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Listen To An Interview With Ted Fitz, Inventor of The Lung Gym

Read An Article About the Lung Gym In The Philadelephia Inquirer


Perfect Therapy for Cystic Fibrosis, Asthma and Enhancing Athletic Performance

In a nutshell—pumping iron with lung power—THE HEART-LUNG GYM™ provides a natural way to improve respiratory performance. It is a wonderful therapy for Cystic Fibrosis patients who have tried other forms of therapy without success. THE HEART-LUNG GYM™ exercises inhalation and exhalation directly thereby bypassing the need from total body performance. For example, a bed-bound or wheelchair-bound person can perform as much respiratory function as an athlete and benefits for the effects.

In addition, THE HEART-LUNG GYM™ exercise also relates to the heart as a form of exercise that has a very positive effect and cam be achieved by those unable to stand the vigor of other types of physical rehab procedures.

THE HEART-LUNG GYM™ provides a physical way instead of only a chemical way to help support respiratory function and physical improvement. Don't give up medications—try to lessen it. Combine THE HEART-LUNG GYM™ exercise along with the prescription and thereby build the body's respiratory efficiency, not just artificially support it.

THE HEART-LUNG GYM™ applies to everyone except infants and those intellectually unable to follow instructions. The spinal cord-injured may or may not benefit from this type of exercises, depending on where the injury is located. For weaning off a ventilator, THE HEART-LUNG GYM™ provides an excellent effect.

For most people, results are quickly achieved. Beside, the physical sense of well being , a mental attitude positive in character is also gained. Except for the extremely ill, the results can be summarized as follows:

· Improved capacity in physical activity. In short, labor enhancement.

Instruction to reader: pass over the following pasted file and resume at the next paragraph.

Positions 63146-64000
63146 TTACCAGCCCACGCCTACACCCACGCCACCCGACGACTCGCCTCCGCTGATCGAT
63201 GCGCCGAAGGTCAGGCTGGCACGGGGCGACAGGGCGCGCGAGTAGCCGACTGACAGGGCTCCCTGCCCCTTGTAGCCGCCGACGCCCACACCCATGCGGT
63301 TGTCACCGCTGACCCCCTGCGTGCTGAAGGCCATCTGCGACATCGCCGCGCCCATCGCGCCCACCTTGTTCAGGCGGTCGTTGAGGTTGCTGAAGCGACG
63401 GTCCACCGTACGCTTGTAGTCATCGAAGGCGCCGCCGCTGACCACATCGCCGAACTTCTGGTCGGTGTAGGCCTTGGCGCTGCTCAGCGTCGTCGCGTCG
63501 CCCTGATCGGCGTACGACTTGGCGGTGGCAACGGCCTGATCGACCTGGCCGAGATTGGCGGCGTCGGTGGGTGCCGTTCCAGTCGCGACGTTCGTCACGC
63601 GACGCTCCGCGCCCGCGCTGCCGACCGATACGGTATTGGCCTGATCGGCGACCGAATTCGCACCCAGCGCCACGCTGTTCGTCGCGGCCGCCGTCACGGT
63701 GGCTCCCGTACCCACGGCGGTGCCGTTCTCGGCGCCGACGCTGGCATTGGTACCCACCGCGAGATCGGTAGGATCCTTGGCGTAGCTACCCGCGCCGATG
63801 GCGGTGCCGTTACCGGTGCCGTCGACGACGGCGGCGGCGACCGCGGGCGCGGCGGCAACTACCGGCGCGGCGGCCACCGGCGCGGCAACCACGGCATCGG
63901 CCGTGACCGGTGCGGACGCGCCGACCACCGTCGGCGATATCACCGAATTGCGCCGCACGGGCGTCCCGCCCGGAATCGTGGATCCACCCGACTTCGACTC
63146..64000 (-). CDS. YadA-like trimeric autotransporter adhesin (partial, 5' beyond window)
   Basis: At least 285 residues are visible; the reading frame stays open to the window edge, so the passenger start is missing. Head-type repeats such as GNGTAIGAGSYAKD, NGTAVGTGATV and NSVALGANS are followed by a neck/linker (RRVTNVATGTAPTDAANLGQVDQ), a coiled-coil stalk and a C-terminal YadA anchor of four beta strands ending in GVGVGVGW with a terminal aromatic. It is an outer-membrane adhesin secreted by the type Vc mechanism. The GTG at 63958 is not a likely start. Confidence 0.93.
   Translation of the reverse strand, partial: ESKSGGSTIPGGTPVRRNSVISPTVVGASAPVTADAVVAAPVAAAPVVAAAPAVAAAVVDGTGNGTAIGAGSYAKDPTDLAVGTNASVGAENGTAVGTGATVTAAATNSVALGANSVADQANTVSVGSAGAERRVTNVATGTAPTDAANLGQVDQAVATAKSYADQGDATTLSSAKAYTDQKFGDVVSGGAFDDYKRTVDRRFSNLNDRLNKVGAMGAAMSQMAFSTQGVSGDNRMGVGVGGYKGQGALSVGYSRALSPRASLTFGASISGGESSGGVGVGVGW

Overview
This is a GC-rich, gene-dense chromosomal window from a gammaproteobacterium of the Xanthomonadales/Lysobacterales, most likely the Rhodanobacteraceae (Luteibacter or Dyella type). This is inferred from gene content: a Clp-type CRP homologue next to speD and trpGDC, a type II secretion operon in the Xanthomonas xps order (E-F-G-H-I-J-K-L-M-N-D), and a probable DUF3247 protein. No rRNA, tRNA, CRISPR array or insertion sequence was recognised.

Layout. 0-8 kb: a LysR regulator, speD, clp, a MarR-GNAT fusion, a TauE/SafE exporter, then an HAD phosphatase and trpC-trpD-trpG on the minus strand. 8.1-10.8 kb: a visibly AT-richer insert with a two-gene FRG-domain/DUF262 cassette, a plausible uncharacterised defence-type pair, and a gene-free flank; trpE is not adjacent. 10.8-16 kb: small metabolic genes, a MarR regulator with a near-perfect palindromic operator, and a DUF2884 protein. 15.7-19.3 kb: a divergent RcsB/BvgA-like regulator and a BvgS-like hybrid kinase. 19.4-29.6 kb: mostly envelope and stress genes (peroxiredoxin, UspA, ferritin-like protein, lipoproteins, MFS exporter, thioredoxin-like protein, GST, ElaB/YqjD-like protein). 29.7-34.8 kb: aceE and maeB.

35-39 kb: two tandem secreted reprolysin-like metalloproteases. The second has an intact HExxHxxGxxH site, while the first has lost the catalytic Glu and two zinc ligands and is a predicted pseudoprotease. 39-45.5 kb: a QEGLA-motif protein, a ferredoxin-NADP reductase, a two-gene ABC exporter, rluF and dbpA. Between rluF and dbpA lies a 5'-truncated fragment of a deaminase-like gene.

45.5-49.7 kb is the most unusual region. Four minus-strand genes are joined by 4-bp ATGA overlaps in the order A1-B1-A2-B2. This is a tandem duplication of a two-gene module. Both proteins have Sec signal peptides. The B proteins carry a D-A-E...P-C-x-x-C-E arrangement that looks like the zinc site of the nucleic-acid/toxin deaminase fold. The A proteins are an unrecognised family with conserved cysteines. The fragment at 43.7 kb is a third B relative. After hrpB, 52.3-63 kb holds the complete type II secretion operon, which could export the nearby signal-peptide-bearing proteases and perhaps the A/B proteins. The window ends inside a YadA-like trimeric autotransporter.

· For athletes: a definite way to improve endurance. There is no other way to achieve this "edge" except through HEART-LUNG GYM use.

· For someone on medication: for most people, a reduction in need for medication is achieved. Included in this category should also be those requiring oxygen. Experience has shown less oxygen support is achieved.

About the Inventor of the Heart-Lung Gym

Ted Fitz began lifting weights when he was 8 years old, encouraged by his mother, an exercise enthusiast. He was also born with asthma. When he was 17, he had a brainstorm: Why not apply the principles of weightlifting to breathing?

That led to the Heart-Lung Gym, designed to strengthen the chest wall and diaphragm through progressive resistance. "Bodybuilding for the lungs," Fitz calls it.

His invention is housed in a garage that Fitz converted into a lab/workshop. The apparatus resembles something a mad scientist might devise - an assemblage of tubes and cylinders, dials and gauges, electronic monitors and blinking lights. One part measures and strengthens exhalation; another, inhalation.

Fitz insists the Heart-Lung Gym improves athletes' performance and the symptoms of asthma, emphysema, and cystic fibrosis: "This is not a cure. It's a thing to build you up, to augment your physical ability, endurance, and vitality."

After developing a prototype in 1963, Fitz spent years perfecting it. Though he got the Heart-Lung Gym patented, pulmonary doctors and medical authorities were cool. "They rejected it without giving it a chance," says Fitz, 78.

Fitz, of Ardmore, has plowed all his earnings and savings into developing and promoting his invention.

"Ideas are as common as bugs at a picnic," Fitz says. "Money is the fuel. It buys time and opportunity."

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32 Llanfair Road
Ardmore, PA 19003
610 896 6853

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Read An Article About the Lung Gym In The Philadelephia Inquirer

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